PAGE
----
Oilers season classified as a disappointment after missing playoffs again

Taylor Hall thought this year might be different for the Edmonton Oilers. In the end, it was another disappointment. Despite moments of encouragement, the Oilers missed the playoffs for a ninth-straight year and finished the season with a record of 24-44-14.

EDMONTON — Taylor Hall thought this year might be different for the Edmonton Oilers. In the end, it was another disappointment.

Despite moments of encouragement, the Oilers missed the playoffs for a ninth-straight year and finished the season with a record of 24-44-14.

“This was the year we came in with really high hopes and we didn’t deliver so it’s frustrating having to come to the rink early again and see all the teams preparing for playoffs,” Hall said. “It sucks.”

Edmonton finished with the third worst record in the league.

The Oilers began at a promising 4-4-1 but had fallen to 6-14-4 by the end of November. Before mid-season their playoff hopes were gone and coach Dallas Eakins was fired and replaced by Todd Nelson on an interim basis.

“When I first got here there were situations where we would get up a few goals and then a team would score a goal and we would get rattled,” said Nelson. “We saw the team grow as the season went on where we hunkered down and preserved the victory. That has to continue moving forward. There are some building blocks we can build on next year.”

Whether Nelson will be back next year remains unclear. General manager Craig MacTavish is expected to speak to the media on Monday.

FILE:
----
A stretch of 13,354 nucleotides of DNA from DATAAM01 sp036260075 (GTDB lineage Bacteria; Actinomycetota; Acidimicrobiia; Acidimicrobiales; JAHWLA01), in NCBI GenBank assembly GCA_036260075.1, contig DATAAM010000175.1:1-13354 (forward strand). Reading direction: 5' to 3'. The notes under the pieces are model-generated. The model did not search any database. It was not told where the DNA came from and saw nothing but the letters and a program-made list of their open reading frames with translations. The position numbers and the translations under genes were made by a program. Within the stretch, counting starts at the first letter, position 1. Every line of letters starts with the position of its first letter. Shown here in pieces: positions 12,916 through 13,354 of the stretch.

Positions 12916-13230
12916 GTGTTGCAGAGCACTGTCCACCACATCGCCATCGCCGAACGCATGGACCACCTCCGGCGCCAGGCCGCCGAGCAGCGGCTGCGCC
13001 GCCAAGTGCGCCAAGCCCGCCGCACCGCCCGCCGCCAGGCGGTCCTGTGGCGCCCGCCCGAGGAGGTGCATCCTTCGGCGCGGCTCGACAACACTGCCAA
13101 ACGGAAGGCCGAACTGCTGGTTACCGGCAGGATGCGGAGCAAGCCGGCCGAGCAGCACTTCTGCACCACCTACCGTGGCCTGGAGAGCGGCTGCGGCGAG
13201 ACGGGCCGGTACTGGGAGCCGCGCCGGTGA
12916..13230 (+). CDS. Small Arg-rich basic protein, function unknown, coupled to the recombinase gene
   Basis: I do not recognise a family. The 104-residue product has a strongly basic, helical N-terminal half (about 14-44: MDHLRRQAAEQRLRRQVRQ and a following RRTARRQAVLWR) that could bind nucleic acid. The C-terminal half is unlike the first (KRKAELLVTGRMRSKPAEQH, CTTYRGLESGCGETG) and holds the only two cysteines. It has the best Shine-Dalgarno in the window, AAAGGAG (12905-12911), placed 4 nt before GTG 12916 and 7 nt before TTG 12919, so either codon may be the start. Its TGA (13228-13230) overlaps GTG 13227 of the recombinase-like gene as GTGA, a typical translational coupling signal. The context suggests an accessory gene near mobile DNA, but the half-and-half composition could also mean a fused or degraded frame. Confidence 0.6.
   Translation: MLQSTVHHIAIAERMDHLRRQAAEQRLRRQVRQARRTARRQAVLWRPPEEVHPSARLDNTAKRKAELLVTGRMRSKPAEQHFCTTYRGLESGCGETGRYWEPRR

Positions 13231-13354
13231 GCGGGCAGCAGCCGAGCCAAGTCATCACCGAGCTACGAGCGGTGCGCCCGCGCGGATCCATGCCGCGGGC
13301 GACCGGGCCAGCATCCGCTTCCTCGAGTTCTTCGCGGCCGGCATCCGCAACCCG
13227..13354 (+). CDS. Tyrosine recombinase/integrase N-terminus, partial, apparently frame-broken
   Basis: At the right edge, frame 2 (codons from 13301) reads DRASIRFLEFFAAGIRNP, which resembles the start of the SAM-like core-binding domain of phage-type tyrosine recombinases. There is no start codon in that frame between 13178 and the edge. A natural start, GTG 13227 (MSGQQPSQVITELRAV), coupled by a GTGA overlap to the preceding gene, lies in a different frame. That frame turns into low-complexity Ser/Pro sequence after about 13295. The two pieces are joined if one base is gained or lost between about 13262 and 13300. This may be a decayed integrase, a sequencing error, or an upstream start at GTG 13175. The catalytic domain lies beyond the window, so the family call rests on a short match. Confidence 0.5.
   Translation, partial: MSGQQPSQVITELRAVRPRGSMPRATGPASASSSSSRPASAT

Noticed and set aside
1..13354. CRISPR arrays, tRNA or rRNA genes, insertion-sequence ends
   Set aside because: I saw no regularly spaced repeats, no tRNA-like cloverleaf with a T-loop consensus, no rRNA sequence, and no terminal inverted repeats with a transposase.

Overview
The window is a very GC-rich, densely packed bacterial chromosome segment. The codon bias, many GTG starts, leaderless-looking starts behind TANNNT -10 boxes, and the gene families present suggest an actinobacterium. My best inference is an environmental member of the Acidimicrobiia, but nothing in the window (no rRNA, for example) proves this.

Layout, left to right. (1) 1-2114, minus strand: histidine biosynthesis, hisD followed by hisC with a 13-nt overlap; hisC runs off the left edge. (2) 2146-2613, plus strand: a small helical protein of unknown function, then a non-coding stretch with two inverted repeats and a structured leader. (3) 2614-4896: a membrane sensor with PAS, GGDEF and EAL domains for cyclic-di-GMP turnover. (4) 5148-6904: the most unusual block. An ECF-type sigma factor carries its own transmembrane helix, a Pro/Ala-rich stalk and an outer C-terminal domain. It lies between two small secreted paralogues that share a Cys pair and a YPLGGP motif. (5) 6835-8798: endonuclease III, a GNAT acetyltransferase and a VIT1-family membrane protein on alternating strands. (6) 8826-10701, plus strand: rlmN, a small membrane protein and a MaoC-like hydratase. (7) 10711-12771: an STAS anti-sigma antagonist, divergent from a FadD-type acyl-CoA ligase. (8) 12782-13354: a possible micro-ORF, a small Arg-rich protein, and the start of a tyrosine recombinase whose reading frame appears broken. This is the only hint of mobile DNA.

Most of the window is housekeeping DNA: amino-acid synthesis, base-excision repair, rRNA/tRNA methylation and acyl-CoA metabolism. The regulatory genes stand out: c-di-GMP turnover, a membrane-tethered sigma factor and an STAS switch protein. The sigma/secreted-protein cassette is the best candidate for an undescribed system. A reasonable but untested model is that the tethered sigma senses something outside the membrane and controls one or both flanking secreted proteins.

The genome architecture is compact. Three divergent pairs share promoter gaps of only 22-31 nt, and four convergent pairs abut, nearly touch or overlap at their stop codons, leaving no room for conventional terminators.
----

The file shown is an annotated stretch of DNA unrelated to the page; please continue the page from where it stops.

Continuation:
Ryan Nugent-Hopkins, whose right foot is still in a boot after cracking a bone in his heel, said he felt that the team was “right there” early in the season.

“As the year went on I felt like we picked it up and played a lot better,” said Nugent-Hopkins. “So we can take some positives out of the year, but we all know we need to get better.”

Some players said they felt the team played more aggressively and responsibly under Nelson in the final 51 games. The Oilers had a 17-25-9 record under Nelson and played through injuries to captain Andrew Ference and Nugent-Hopkins.

“Sporadic play was the best way to describe it,” said Ference, who is still suffering effects from his third concussion that occurred late in the season. “There were some games we put together some really good play, some responsible play. But even at that it wasn’t consistent enough so it’s not progress as good as should be.”

Ference said the biggest challenge going forward is for players to stop rewarding themselves for being close.

“I think we did that, to a certain extent, at the start of the season,” he said.

“Maybe we were too happy with how close we were in some of those one-goal games and close games.

“You can get into trouble when you congratulate yourself on mediocrity a little too easily.”

The defenceman also referenced Edmonton’s rival, the Calgary Flames, as a good example on where the team wants to go.

“You look at Calgary, they never accepted the fact they weren’t supposed to be good. They held themselves to a high standard all year b& that’s something we have to look at and try to emulate,” said Ference.

Forward Jordan Eberle, who led the team in scoring with 24 goals and 63 points, said the Oilers underperformed once again.

“I thought we had a better team and didn’t meet the expectations that everyone in that locker-room thought we could do,” said Eberle.

Hall will accompany Eberle to play for Canada at the world championships in May.

Nugent-Hopkins said he’s hopeful to play in the worlds but will have to consult with team doctors in the next few days.

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